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Bird Names Plays Ramshackle Pop At Silent Barn

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Chicago's Bird Names is the kind of band you want to love. Their sound is original, they've got sunny a disposition, and they play small, personal shows in basements, attics and garages across the country. The duo consists of drummer Phelan La Velle and guitarist David Lineal, both of whom sing, shout and yelp with an exuberance rarely witnessed amongst their peers. Their set, though charming, wasn't much to write home about. I don't mean to suggest that the band was boring: they played their ramshackle pop songs capably and energetically. With the help of their DIY approach, they won the hearts and minds of the small audience within a matter of minutes. However, they failed to recreate the tonal character of their recorded material, which benefits from low fidelity recording and strange mixing techniques. I went in expecting the anachronistic feel that their albums convey, but it's hard to sound like you're coming out of an old phonograph when playing live. They didn't quite sound like a band from a land that doesn't exist playing in a decade that never happened (they do on record). Their songs were enjoyable, but ultimately underwhelming in a live setting.

The same held true for New Haven three-piece Procedure Club. Their debut album, Doomed Forever, should have been this summer's hit indie record. It has all the elements (fuzzy surf guitar, lazy female vocals and catchy melodies) that propelled Best Coast to relative fame and success. Despite the great songs, the band sounded scattered and disconnected on stage. Like Bird Names, they had trouble reproducing the pop genius they exhibit on record in their live show.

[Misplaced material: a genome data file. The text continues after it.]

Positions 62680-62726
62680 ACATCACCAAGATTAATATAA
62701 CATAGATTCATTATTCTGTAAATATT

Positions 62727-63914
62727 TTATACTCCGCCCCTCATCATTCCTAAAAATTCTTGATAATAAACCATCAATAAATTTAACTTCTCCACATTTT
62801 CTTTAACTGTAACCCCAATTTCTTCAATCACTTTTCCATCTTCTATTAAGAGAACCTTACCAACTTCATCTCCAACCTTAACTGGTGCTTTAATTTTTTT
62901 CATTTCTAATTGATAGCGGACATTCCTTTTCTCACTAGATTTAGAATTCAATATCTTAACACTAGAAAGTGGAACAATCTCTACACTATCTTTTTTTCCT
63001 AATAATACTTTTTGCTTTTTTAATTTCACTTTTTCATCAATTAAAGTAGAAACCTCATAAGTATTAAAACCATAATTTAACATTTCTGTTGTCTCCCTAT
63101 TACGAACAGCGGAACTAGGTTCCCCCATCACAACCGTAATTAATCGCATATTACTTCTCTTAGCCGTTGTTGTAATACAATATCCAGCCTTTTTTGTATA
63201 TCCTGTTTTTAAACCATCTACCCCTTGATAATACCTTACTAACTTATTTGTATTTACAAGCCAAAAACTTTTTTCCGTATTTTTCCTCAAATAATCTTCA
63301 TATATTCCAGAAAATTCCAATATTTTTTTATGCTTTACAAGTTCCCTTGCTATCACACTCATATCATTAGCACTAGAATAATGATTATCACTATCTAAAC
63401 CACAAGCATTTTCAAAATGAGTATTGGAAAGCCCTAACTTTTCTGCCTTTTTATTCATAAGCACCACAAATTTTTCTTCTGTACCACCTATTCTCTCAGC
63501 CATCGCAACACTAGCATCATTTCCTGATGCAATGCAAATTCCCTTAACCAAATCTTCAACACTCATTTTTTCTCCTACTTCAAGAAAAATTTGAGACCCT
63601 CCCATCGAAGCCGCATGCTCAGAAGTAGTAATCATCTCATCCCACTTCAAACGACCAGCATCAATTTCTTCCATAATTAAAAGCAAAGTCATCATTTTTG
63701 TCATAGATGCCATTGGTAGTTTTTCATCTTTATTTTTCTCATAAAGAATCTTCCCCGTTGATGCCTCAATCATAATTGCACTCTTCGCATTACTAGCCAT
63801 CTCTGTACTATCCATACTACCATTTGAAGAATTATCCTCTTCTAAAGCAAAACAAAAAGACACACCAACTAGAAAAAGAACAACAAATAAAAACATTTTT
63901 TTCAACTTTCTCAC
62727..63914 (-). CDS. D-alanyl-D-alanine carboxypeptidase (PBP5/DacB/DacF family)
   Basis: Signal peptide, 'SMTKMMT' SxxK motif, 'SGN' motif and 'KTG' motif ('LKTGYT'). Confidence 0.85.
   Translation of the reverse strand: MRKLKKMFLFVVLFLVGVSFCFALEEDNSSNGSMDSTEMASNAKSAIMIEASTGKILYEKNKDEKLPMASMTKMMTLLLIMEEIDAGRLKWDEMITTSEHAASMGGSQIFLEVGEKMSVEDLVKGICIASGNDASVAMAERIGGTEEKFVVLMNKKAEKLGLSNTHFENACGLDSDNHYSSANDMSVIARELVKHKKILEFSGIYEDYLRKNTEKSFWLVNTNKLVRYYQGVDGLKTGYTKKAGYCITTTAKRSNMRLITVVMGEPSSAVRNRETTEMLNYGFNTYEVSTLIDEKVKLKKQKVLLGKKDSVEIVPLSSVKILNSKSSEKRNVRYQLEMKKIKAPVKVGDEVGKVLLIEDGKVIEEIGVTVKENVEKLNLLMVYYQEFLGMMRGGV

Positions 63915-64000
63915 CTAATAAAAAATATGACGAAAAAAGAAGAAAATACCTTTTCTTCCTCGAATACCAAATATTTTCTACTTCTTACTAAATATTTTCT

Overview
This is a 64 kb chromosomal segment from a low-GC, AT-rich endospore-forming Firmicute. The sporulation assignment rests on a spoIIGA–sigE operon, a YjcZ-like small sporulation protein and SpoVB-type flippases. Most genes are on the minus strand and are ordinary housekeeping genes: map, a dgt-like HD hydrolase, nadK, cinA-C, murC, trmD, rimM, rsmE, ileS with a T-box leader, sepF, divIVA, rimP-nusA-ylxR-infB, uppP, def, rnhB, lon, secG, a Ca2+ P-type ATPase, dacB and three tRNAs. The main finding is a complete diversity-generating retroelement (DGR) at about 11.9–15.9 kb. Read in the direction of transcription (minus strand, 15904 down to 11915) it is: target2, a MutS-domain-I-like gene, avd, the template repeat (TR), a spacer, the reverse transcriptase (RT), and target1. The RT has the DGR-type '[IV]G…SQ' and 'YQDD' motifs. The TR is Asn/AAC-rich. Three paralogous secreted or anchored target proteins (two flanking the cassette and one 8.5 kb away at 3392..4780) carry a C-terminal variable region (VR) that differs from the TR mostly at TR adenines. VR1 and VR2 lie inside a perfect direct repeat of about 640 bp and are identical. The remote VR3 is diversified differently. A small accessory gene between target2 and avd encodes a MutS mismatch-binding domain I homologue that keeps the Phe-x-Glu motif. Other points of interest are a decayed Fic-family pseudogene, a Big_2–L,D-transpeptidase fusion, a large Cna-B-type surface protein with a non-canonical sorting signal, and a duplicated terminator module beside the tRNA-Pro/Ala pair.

The real star of the show was the venue itself: the Silent Barn. Nestled on the border between Bushwick and Ridgewood, the three-floor space doubles as living quarters for the shows' organizers (literally, some bedrooms share a wall or two with the performance space). It boasts a rooftop kiddie pool, some beautifully decorated bathrooms and big, comfy couches right in front of the PA. The Silent Barn is more than a music venue though; they host cookouts, potlucks and art exhibitions too. It is also the base of operations for the bi-weekly publication Showpaper, which lists New York concerts more comprehensively than any website or magazine out there. Venture to the back room and you'll find Babycastles, an ornately decorated showcase of arcade games created by amateur video game developers. It even houses the Ditko zine library, which stocks over four hundred underground music, art and comic publications.

The Silent Barn provided the perfect backdrop to Bird Names' imperfect pop. Because the majority of the audience consisted of other bands from the roster, it felt more like they were playing to their community than to a crowd. This kind of show is a different experience than a concert at a Manhattan or Williamsburg venue. If you go in with an open mind though, it will end up being a rewarding one.